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The opening concert of the North Carolina Symphony's 2008/09 season was a triumphant celebration of American music that featured a generous and diverse helping of orchestral favorites along with a world premiere. Music Director Grant Llewellyn led the orchestra before a packed house at their Meymandi Concert Hall home base.
The North Carolina Symphony not only has a long and distinguished history of commissioning and performing new works, but a majority of those are composed as a celebration of some aspect of life in, or the enormous geographic diversity of, the state of North Carolina. This world premiere, "City of Oaks," was composed by Robert Ward to celebrate the opening of Raleigh's new Convention Center. Adding to the North Carolina connection is the fact that Mr. Ward, after a long and distinguished career – including a Pulitzer Prize for his 1961 opera The Crucible – has spent the second half of his professional life associated with some of the great artistic institutions of this state. This brief work (less than ten minutes) is a mini tone-poem describing "... the abundance of great trees along the city's streets and the civic pride of its citizens." The loving depiction of the capital city was received enthusiastically as Mr. Ward walked to the stage to receive the enthusiastic response. He also was presented with a surprise performance of "Happy Birthday" in celebration of his 91st birthday.
Samuel Barber is a master of meticulously crafted compositions that have the ability to conjure up powerful and visceral emotions. Although his Adagio for Strings by far gets the most airplay, his profoundly evocative and wistful depiction of American life in early 20th century America, Knoxville: Summer of 1915, is an underrated masterpiece that gets far too few live performances. Based on a stunning text by James Agee, the Soprano soloist sings of one childhood summer night that is both idyllic and foreboding. The soloist was Nicole Cabell, who in 2005 was anointed with the all-encompassing title of "BBC Singer of the World." The orchestra is reduced to chamber size and Llewellyn led them in a performance laced with great sensitivity, subtlety and attention to the text. While nothing could be faulted as being "wrong" with the performance, Ms. Cabell's vocal approach was simply not an appropriate fit to the simplicity and innocence that the music and text portrays. Remembrances of typical American childhoods, generally, do not equal grand opera.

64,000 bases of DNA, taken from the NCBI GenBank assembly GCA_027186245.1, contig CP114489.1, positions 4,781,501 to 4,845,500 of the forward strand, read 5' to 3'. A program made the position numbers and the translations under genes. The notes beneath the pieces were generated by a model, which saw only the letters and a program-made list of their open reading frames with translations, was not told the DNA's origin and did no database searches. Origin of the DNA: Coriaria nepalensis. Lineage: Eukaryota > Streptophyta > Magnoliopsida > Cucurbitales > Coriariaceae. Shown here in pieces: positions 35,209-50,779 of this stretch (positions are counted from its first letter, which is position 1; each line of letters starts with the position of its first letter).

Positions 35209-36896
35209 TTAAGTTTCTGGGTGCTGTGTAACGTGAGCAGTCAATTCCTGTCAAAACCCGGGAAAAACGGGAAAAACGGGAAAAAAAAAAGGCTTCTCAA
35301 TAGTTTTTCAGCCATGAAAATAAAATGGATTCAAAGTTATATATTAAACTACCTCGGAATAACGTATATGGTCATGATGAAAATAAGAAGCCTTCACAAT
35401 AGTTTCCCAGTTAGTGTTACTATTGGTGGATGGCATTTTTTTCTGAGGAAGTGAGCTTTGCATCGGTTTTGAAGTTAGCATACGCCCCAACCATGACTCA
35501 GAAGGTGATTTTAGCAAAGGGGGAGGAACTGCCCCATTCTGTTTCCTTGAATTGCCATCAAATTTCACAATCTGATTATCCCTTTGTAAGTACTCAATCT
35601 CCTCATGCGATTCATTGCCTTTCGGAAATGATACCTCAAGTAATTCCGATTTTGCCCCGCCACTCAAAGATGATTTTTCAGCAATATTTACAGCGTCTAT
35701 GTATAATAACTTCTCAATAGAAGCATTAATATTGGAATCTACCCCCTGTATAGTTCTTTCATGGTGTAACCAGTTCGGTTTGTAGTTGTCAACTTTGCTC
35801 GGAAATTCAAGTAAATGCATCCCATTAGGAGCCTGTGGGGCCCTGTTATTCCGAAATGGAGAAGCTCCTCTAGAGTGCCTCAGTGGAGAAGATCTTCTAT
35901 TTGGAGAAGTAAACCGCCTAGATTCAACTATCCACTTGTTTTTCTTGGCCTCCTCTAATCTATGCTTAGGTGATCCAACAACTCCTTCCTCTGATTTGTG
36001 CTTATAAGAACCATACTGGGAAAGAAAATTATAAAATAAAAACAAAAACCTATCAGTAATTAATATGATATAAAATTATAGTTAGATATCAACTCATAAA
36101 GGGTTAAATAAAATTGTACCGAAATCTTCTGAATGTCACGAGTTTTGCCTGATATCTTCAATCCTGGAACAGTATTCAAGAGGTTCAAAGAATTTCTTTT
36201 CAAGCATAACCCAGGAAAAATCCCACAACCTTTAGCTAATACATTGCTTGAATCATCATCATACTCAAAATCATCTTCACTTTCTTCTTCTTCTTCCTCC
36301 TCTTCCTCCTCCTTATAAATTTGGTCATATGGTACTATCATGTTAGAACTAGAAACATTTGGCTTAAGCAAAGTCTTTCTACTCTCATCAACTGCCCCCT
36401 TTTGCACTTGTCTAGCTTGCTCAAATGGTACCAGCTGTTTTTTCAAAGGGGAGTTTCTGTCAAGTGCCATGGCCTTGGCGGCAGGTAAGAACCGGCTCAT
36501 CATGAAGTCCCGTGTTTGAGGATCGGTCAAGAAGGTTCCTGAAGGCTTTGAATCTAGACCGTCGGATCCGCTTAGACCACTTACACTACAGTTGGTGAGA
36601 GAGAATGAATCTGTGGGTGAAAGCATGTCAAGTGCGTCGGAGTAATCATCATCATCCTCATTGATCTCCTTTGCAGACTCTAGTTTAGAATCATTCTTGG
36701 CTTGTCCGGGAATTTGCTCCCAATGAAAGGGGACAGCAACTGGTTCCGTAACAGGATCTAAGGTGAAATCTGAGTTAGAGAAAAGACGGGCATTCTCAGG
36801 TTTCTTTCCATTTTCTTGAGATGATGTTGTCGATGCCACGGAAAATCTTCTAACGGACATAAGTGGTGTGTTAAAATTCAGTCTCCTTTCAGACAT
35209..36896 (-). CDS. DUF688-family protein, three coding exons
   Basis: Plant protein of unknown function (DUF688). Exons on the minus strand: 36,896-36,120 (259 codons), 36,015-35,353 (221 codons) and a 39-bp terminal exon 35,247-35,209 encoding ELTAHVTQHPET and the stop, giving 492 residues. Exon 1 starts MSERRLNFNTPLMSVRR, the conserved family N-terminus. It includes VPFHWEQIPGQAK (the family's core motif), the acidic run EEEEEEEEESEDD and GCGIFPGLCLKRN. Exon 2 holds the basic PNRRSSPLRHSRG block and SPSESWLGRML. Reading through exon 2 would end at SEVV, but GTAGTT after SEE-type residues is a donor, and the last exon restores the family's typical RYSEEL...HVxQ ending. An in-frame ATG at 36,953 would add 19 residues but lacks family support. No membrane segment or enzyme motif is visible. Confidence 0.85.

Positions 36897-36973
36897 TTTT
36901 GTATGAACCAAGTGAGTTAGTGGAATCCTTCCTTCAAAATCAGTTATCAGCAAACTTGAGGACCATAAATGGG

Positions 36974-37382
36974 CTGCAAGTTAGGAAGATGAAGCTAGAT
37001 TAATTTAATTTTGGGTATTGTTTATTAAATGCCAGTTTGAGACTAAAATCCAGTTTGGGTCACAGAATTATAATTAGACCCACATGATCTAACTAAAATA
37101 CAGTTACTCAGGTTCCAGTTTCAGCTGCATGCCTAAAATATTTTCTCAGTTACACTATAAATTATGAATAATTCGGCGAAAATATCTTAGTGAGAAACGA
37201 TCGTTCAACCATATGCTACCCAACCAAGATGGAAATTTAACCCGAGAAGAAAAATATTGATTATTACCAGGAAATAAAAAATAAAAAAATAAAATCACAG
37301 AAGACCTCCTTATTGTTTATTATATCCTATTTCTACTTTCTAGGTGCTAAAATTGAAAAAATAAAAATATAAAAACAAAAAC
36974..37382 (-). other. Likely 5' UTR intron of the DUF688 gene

Like Barber, who despite dozens of masterpieces, is most remembered for his "greatest hit," Leonard Bernstein both enjoyed and suffered from the general estimation that his West Side Story is the greatest score ever written for an American musical. Bernstein put together a collection of nine Symphonic Dances from the score to be played as an orchestral showpiece – and it certainly does require a large and virtuosic group to successfully and authentically pull it off. Llewellyn brought his youthful energy and enthusiasm to this familiar score and in turns transformed this "classical" ensemble into a small jazz combo, a Latin big band, and an after hours jazz club. The percussion section gets a big and complex workout and for the most part performed admirably, although there were times when "correctness" interfered with the ability to swing – especially in the Mambo/Dance in the Gym section. (The name of one of the nine sections was omitted from the printed program.*)
One of the earmarks, oops, I mean “hallmarks” (watching too much political news lately) of a great musician/conductor is to perform a work you may have heard dozens or even hundreds of times before and still be able to demand your attention and even uncover something new. The NCS performance of Antonin Dvorák's well-worn Ninth Symphony, "From the New World," was such an event. Llewellyn and his players performed this most American of symphonies composed by the Czech master as if they were discovering its boundless treasures for the first time. The famous English horn solo in the Largo movement, played by Michael Schultz, was a lesson in how even large orchestras can stretch phrases and adapt to rhythmic playfulness at the whim of a soloist and still keep together. One of the great improvements in this orchestra during the Llewellyn tenure is their remarkable dynamic range – especially at the low end. Playing extremely softly, but with sustained energy and no loss of rhythmic precision, is what separates good from great ensembles and this attribute was demonstrated through this familiar symphony.
This concert was a microcosm of what makes American concert music such a great experience and the potential that lies ahead for this art form. Kudos to the entire North Carolina Symphony organization for such wonderful programming and execution.
*Updated/corrected 9/19 based on reader input, for which we are always grateful.